4. The journey to independence is a lifestyle. If you’re honest with yourself you’ll always find an opportunity to further your transition. My family is on fourteen acres with four cows, chickens, goats and a garden. We didn’t just make a down-payment and move in. Every year there’s a new project. Build a barn, start a garden, put in solar power. The point I want to make is we don’t take vacations, eat out or drive new cars. There are tractors to repair, sprayers to buy and fences to mend. We are closer to independence than when we started six years ago. A well is next on the agenda ($25,000) so you better love the lifestyle if you really want to be self-sufficient.

  5. Farmer Z is probably still dependent, like Jake mentioned. Seeds are mostly hybrids these days, well pumps can go out, legs can get broken, people catch the flu. And being somewhat dependent is OK. We’ve always been that way. Humans have always lived in families, tribes, clans, villages, towns and so on. We’re social creatures.

    My goal isn’t 100% independence, it’s being independent enough that if something bad happens I can care for myself so that I can then turn to helping those people in my little tribe that might need some help.

  6. I think of it in terms of how many days I could likely get by if system X failed (e.g., grocery store food). Even with the ideal off grid set up there are taxes to pay and eqipment that will fail eventually, even if that equipment is you back.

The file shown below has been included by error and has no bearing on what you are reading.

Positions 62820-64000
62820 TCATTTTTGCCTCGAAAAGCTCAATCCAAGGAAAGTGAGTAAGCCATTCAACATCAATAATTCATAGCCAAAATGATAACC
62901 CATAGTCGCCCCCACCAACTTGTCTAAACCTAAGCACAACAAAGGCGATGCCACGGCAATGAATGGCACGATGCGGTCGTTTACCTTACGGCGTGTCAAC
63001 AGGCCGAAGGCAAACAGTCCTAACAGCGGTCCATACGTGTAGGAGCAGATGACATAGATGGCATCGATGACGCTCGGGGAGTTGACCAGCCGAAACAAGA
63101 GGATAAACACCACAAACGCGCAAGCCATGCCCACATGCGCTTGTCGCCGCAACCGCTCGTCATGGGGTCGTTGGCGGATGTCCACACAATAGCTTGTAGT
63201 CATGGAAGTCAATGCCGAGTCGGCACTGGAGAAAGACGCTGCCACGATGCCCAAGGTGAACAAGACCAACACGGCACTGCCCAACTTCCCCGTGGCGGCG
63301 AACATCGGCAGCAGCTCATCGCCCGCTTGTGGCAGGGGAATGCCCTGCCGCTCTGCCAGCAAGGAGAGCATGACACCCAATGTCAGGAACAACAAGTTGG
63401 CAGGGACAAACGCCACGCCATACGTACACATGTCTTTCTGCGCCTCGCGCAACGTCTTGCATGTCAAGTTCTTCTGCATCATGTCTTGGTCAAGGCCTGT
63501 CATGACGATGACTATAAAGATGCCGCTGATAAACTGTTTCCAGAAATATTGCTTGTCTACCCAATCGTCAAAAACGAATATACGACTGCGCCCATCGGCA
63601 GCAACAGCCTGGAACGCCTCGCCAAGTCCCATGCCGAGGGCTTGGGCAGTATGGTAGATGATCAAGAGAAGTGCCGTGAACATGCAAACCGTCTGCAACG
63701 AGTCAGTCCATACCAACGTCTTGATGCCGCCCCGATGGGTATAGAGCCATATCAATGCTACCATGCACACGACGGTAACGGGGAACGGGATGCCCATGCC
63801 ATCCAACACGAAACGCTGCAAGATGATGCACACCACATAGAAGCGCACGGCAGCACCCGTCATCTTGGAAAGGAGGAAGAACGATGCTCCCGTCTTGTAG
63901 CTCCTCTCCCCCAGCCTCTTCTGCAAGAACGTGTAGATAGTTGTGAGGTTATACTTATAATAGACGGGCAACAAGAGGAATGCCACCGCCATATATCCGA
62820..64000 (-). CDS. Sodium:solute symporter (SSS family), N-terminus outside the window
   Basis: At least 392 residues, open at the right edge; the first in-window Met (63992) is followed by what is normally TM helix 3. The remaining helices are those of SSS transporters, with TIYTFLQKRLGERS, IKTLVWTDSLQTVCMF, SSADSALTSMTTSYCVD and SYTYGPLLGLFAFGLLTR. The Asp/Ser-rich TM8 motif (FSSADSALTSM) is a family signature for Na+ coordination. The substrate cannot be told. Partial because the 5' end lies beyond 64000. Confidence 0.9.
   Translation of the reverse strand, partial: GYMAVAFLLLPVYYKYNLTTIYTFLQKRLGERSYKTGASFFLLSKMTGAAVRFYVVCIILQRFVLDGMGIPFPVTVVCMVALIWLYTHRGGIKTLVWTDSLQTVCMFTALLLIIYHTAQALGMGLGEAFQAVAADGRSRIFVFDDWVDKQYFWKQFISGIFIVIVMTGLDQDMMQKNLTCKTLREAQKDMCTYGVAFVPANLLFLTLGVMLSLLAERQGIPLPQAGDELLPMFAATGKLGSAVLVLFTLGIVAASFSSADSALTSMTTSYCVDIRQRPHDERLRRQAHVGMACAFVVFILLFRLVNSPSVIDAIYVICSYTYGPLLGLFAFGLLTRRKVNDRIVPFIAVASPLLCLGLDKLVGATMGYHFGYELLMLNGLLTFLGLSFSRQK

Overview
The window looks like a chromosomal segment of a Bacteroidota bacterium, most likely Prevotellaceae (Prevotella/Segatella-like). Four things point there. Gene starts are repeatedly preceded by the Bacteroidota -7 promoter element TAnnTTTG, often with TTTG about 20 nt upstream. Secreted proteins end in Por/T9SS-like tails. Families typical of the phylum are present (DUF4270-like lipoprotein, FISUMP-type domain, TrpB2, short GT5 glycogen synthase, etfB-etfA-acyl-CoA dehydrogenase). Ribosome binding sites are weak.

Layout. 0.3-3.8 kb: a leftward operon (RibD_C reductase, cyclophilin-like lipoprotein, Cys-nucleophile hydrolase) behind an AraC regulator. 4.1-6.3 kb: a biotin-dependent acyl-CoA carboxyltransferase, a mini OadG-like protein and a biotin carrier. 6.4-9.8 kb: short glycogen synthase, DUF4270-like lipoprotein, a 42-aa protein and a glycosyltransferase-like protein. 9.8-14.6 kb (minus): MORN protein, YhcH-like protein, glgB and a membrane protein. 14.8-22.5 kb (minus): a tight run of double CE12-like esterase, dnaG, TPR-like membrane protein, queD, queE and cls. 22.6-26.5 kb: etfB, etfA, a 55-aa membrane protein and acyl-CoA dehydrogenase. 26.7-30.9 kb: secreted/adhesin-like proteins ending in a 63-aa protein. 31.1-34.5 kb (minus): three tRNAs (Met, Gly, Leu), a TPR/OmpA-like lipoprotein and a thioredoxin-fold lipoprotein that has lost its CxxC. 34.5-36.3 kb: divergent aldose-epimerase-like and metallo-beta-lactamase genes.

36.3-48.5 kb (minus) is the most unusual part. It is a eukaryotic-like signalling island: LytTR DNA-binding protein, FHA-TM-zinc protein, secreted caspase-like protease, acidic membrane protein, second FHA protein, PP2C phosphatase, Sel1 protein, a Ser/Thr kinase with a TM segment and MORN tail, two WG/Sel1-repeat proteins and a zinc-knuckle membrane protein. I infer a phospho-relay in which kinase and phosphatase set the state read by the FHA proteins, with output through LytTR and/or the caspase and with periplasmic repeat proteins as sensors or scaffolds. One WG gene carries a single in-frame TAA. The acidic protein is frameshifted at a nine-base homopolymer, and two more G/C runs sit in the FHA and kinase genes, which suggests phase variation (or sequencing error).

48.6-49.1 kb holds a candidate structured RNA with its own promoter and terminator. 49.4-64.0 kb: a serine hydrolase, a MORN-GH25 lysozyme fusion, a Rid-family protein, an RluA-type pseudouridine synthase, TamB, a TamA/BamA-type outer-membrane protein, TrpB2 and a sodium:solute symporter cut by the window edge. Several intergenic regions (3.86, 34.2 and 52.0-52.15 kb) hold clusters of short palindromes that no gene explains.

7. One of the issues is: Is “Mr. Less-Than-Dependent” in a stationary position or is he at a point that is part of a transition from “Dependent” to “Non-Dependent”?

    The other is: While “Mr. Non-Dependent” will almost certainly have to contend with some “Fully Dependent” people, “Mr. Less-Than-Dependent” is surrounded by them, posing a different problem to be solved.

  8. I moved from Pennsylvania to Montana 3 years ago to live the off grid life. For the last 3 years we have been getting the homestead “ready”. I think in another 3-r years I will feel comfortable with our efforts but still not close to our less dependent life/homstead we left in Pennsylvania. We just have a million less people to contend with in Montana. Anyone thinking they will just big out and hit the road with an rv and a couple solar panels will be in for a massive awakening.

  9. What about the concept of “interdependence”. I’ve been doing some reading and it seems that the various degrees of dependence will therefore require some amount of interdependence if family groups or small community groups are going to survive times of disaster.